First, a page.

What you need to know as track and field takes off at the Tokyo Olympics.
TOKYO — Athletes in track and field spent the first half of the year taking aim at — and shattering — a smorgasbord of world records. No one should be surprised to see more of those records fall in the coming days, when runners and jumpers take center stage at the Games. Despite the absence of fans, the Olympic Stadium has not been short on drama.
In these uncertain times, reaching the starting line could be considered an achievement. But many of the athletes have come to Tokyo with ambitious goals.
There are 10 consecutive days of track and field, beginning on Friday in Tokyo (Thursday evening in the U.S.) with the first rounds of the men’s 400-meter hurdles, the women’s 800 and 100 meters and more before concluding with the men’s 10,000-meter final. The competition runs through Aug. 8, when the men’s marathon will punctuate the festivities in Sapporo, about 500 miles north of Tokyo, where organizers expect cooler weather.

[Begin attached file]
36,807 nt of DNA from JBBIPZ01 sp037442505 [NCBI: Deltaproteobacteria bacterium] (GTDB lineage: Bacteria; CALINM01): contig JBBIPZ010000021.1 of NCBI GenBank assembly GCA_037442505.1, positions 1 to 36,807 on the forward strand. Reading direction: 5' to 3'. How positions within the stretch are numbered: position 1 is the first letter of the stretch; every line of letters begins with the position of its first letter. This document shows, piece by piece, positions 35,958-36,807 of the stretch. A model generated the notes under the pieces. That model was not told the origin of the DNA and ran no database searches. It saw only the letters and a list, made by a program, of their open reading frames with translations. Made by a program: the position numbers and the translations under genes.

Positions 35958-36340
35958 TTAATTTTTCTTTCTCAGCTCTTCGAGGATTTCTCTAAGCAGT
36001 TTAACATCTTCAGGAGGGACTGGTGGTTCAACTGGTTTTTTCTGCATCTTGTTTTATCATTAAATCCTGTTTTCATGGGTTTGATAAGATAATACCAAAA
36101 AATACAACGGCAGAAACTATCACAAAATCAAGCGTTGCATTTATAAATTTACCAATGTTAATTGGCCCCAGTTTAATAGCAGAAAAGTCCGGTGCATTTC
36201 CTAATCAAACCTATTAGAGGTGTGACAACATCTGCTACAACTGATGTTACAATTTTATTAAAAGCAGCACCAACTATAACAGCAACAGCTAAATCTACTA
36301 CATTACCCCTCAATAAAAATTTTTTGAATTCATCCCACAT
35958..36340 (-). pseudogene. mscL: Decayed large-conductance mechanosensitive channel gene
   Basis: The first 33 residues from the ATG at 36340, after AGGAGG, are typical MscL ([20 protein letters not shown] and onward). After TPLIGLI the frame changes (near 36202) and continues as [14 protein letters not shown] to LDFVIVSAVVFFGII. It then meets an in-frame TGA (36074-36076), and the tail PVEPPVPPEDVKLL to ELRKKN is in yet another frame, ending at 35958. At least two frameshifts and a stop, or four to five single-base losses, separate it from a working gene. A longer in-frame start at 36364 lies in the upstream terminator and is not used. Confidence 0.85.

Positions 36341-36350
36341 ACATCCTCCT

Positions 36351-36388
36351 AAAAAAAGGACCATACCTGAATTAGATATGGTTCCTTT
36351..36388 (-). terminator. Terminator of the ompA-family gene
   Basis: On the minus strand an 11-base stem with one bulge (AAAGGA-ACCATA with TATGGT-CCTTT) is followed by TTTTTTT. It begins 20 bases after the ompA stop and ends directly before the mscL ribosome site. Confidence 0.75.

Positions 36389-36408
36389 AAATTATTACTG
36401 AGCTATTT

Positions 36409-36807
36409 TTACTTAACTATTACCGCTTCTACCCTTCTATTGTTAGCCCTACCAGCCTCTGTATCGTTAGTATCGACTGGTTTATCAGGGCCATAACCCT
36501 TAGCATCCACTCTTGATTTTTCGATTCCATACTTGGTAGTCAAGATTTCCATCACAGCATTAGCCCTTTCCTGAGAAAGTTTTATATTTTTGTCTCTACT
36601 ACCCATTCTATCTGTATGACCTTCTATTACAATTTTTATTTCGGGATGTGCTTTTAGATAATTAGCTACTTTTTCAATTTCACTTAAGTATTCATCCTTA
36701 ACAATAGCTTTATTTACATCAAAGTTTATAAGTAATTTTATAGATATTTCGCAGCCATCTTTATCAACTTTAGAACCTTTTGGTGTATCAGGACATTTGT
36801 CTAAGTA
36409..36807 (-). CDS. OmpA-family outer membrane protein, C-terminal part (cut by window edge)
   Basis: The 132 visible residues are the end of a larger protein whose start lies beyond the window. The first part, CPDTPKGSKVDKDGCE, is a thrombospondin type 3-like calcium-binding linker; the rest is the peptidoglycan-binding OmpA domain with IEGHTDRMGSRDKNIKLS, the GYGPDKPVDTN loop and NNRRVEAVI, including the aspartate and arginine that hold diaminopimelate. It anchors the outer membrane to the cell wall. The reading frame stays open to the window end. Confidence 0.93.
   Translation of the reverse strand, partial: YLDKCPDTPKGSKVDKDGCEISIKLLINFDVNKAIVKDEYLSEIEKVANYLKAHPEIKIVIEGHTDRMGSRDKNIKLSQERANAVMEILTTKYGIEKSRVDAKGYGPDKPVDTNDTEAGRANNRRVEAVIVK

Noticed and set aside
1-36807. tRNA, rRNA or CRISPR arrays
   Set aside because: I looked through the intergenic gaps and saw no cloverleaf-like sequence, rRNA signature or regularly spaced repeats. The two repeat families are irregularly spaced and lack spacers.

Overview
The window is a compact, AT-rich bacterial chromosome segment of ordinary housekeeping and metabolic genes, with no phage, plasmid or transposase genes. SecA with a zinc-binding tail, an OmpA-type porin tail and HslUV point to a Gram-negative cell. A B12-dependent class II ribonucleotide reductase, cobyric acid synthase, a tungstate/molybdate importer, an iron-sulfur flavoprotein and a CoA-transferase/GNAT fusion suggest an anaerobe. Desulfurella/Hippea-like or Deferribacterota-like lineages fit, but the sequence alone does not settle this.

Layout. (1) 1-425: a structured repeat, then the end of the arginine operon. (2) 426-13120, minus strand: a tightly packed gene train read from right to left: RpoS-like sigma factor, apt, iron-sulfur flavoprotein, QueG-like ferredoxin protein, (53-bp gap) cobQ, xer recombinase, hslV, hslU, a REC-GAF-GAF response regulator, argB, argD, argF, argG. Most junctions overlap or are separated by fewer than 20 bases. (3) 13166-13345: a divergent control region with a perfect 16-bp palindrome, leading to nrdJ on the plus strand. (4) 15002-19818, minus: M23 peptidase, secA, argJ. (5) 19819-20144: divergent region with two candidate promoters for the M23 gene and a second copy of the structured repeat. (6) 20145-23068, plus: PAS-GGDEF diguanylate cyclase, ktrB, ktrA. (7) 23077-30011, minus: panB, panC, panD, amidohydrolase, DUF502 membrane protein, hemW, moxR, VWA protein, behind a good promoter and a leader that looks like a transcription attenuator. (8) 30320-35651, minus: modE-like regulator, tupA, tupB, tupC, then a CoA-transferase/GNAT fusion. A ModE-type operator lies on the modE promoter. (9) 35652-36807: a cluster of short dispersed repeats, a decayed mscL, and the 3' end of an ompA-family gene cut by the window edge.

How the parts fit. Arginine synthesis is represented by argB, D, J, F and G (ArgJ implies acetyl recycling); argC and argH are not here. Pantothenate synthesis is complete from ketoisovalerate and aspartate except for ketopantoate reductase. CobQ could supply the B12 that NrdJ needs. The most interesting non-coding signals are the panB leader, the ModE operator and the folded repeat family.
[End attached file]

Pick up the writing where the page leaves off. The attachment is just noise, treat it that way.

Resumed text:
Allyson Felix, 35, the grande dame of U.S. track and field and a six-time gold medalist, is set to compete next week in the 400 meters in her fifth and final Olympics.
In the women’s 100 meters, Sha’Carri Richardson, the American star whose positive marijuana test cost her a spot in the Tokyo Olympics, would have been a favorite. But though Richardson will be absent, the event remains a draw with sprinters like Shelly-Ann Fraser-Pryce of Jamaica, 34, who is already a two-time Olympic champion in the event.
Here’s our complete guide to track and field at the Games, including a breakdown of the rules of competition, a list of the sport’s star Olympians, and the more intriguing events to watch for.
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